At present, BioJava is a well-established project and continues to be actively maintained by a diverse user and developer community. The library has accepted contributions from 65 different developers since 2009, accumulated 224 forks and 270 stars on GitHub, and BioJava binaries were downloaded more than 19 thousand times over the last year. The BioJava project is also supported by the Open Bioinformatics Foundation (https://www.open-bio.org), a non-profit group dedicated to promoting the practice and philosophy of Open Source software development and Open Science within the biological research community.
Design and implementation
The BioJava modules
The BioJava library is organized into several modules for maximum flexibility. Users can choose what subset of modules to depend on in their projects.
The core module provides interfaces and routines to work with protein and nucleotide sequences. Some of the functionality includes parsing sequences from local files and remote resources, conversion between file formats and gene to protein translation. This module acts as a base module and others can depend on it. The alignment module supplies standard algorithms and data structures for pairwise and multiple sequence alignments. In version 5, the phylo module was integrated into the alignment module to support phylogenetic analyses using the Forester library  (https://github.com/cmzmasek/forester). The structure module provides data structures and algorithms to parse, manipulate and compare 3D structures of biological macromolecules, and the structure-gui module allows visualization of structures and structure alignments in Jmol .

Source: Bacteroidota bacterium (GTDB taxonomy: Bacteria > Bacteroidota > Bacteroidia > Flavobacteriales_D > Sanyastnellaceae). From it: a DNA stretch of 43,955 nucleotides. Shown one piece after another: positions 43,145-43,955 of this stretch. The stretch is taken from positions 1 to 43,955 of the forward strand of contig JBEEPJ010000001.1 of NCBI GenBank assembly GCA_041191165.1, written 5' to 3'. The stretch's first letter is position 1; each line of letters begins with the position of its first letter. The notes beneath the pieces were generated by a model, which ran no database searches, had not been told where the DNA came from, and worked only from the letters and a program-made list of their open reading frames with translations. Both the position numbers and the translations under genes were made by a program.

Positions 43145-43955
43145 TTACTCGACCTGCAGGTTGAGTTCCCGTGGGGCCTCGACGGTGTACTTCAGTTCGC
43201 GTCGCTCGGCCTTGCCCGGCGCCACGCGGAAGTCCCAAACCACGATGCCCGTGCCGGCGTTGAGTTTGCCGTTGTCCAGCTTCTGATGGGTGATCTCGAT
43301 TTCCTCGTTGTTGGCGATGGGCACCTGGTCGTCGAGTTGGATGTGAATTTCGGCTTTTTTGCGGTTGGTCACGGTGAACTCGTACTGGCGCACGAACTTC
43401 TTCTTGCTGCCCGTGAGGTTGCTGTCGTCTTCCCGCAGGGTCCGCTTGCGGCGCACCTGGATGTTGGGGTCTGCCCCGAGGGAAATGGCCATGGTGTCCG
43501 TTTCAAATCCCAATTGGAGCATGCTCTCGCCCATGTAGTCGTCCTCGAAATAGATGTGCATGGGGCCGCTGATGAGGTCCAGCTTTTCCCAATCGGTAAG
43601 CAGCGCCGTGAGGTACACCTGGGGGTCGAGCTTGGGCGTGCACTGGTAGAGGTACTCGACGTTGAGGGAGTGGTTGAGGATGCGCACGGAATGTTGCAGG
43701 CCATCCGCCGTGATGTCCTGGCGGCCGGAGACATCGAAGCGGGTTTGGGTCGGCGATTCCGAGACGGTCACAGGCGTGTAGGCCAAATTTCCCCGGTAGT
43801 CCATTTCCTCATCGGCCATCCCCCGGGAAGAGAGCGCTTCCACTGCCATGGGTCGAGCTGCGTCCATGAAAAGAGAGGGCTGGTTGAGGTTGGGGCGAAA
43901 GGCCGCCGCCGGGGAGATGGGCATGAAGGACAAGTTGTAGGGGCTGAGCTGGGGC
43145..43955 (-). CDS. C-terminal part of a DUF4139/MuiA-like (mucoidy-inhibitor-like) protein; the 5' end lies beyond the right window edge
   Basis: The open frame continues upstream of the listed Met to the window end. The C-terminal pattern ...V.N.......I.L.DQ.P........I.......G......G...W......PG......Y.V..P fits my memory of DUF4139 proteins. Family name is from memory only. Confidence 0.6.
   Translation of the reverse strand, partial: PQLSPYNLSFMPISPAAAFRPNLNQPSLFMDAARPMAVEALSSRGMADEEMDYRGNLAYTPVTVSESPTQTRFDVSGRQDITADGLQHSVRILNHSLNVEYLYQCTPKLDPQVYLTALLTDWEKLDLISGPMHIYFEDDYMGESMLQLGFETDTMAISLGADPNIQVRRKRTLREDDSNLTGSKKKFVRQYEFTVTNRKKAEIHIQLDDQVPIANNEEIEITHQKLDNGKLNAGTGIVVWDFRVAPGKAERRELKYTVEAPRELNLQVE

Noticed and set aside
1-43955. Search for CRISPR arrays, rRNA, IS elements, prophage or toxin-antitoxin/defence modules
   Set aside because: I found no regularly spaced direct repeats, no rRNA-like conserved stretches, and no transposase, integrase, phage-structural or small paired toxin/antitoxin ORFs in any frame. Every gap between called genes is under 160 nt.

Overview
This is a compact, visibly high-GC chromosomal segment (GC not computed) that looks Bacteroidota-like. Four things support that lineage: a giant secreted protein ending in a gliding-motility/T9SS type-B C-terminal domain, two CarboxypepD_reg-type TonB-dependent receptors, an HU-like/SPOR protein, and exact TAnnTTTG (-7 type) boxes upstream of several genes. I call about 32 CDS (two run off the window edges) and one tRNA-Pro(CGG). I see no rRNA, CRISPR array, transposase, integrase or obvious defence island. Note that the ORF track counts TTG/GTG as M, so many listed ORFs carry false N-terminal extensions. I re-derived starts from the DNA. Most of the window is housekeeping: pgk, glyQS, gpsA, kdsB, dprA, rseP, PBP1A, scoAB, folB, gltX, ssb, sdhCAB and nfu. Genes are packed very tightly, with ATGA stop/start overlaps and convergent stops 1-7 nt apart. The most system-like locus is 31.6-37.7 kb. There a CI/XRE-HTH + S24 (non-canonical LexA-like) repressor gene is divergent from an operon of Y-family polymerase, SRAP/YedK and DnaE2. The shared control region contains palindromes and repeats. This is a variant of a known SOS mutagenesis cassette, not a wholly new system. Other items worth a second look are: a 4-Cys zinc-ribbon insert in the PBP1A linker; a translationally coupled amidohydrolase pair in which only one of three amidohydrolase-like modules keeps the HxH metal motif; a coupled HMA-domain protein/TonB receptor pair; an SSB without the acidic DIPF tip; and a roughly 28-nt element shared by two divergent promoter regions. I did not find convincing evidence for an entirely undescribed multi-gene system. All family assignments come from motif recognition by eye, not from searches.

Other smaller modules provide more specific functionality for different Bioinformatics fields. The genome module deals with genomic data supporting memory-efficient parsers for GTF, GFF2, GFF3 and FASTQ file formats. For protein analyses, the aa-prop module provides a range of physicochemical properties (e.g. molecular weight, isoelectric point, extinction coefficient, net charge), the protein-disorder module implements a parallelized version of the Regional Order Neural Network (RONN)  for disorder prediction, and the modfinder module implements routines to identify protein modifications observed in 3D structures . Survival analyses using the Kaplan-Meier estimator  are possible with the survival module. The ontology module adds support for ontologies and parsing OBO files. And finally, several bioinformatics services can be accessed using REST protocols using the ws module.
A number of new features have been added to BioJava in the last few years, most of which are related to structural biology data handling. Below we highlight a few of the most relevant.
Updated structure data model.
BioJava uses a hierarchical data model to represent biological structures. In version 5, the representation has been adapted to closely follow the data model defined in the PDBx/mmCIF dictionary. Instances of molecular entities (chains) are separated into 2 types: polymeric and non-polymeric chains, facilitating the traversal of the data and explicitly separating small molecules (ligands, cofactors, ions, etc.) from polypeptides and nucleic acid chains.
New structure file formats.
The structure module now supports reading, writing, and fetching structures in PDB, PDBx/mmCIF, and MMTF formats, thereby enabling representation of very large structures, support for rich annotations, and conversion between formats. Inclusion of the MacroMolecular Transmission Format (MMTF) [12, 13] has also led to performance improvements compared to the other data formats.
Multiple structural alignments.
BioJava implements a wide range of pairwise structure alignment algorithms to perform rigid, flexible, and non-topological alignments. We introduced a custom implementation of the CE-MC procedure  in the org.biojava.nbio.structure.align.multiple package to generate multiple structure alignments by combining the output of pairwise alignment algorithms. Results are stored in a novel hierarchical data structure that supports rigid, flexible, and non-topological multiple structure alignments. Tools to manage and visualize alignments have also been adapted to enable multiple aligned structures, as demonstrated in Fig 1. More information can be found in the BioJava tutorial.
Implementations of CE-CP and CE-MC were used for the structural alignment, visualized using the Jmol based structure panel (left), the multiple alignment panel (top right), and a Forester based dendrogram of structural similarities (bottom right).